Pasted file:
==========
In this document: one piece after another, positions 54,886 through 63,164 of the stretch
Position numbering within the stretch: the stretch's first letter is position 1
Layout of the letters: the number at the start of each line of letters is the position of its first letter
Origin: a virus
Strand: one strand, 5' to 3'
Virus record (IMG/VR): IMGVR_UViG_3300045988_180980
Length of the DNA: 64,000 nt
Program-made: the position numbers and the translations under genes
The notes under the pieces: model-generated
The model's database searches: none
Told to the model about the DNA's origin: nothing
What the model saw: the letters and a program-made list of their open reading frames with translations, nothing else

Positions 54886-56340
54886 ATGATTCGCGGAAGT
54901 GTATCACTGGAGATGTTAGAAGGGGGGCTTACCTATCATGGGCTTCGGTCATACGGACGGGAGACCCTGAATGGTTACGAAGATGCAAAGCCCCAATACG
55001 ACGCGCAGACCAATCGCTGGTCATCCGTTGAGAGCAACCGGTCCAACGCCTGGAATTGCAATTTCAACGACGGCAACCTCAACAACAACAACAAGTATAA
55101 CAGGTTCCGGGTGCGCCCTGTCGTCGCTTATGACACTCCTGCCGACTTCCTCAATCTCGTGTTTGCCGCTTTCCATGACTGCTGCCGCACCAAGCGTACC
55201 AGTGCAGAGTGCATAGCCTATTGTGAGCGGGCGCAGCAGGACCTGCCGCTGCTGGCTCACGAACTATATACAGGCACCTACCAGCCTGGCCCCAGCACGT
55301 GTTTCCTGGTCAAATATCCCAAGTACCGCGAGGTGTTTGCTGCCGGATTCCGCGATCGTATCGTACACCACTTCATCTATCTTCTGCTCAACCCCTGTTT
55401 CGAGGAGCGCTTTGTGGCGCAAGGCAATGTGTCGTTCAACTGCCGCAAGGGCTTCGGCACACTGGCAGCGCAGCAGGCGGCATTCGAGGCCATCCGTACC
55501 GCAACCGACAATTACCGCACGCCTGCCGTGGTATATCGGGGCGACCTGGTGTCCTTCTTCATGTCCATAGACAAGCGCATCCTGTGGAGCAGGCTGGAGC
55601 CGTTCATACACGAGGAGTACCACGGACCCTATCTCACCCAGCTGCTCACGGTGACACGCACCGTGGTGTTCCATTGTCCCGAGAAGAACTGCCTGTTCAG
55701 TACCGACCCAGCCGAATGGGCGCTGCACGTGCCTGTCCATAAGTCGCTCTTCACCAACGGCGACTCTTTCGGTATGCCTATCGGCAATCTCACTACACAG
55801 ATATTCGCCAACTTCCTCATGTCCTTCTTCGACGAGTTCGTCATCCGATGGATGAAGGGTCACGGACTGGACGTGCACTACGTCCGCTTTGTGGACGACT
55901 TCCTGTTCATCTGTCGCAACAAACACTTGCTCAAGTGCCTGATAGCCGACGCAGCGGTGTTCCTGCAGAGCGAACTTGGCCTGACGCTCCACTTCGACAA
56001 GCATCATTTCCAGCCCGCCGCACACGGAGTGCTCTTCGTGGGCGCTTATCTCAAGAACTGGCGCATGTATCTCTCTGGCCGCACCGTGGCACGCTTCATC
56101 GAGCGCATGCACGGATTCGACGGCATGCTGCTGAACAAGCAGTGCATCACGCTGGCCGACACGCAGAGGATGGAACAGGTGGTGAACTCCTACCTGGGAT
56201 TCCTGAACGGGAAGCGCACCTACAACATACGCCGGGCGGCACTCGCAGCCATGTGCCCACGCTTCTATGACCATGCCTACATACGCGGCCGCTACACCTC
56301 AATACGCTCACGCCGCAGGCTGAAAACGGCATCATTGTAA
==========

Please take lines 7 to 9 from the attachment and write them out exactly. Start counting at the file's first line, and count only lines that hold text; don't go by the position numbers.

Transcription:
Length of the DNA: 64,000 nt
Program-made: the position numbers and the translations under genes
The notes under the pieces: model-generated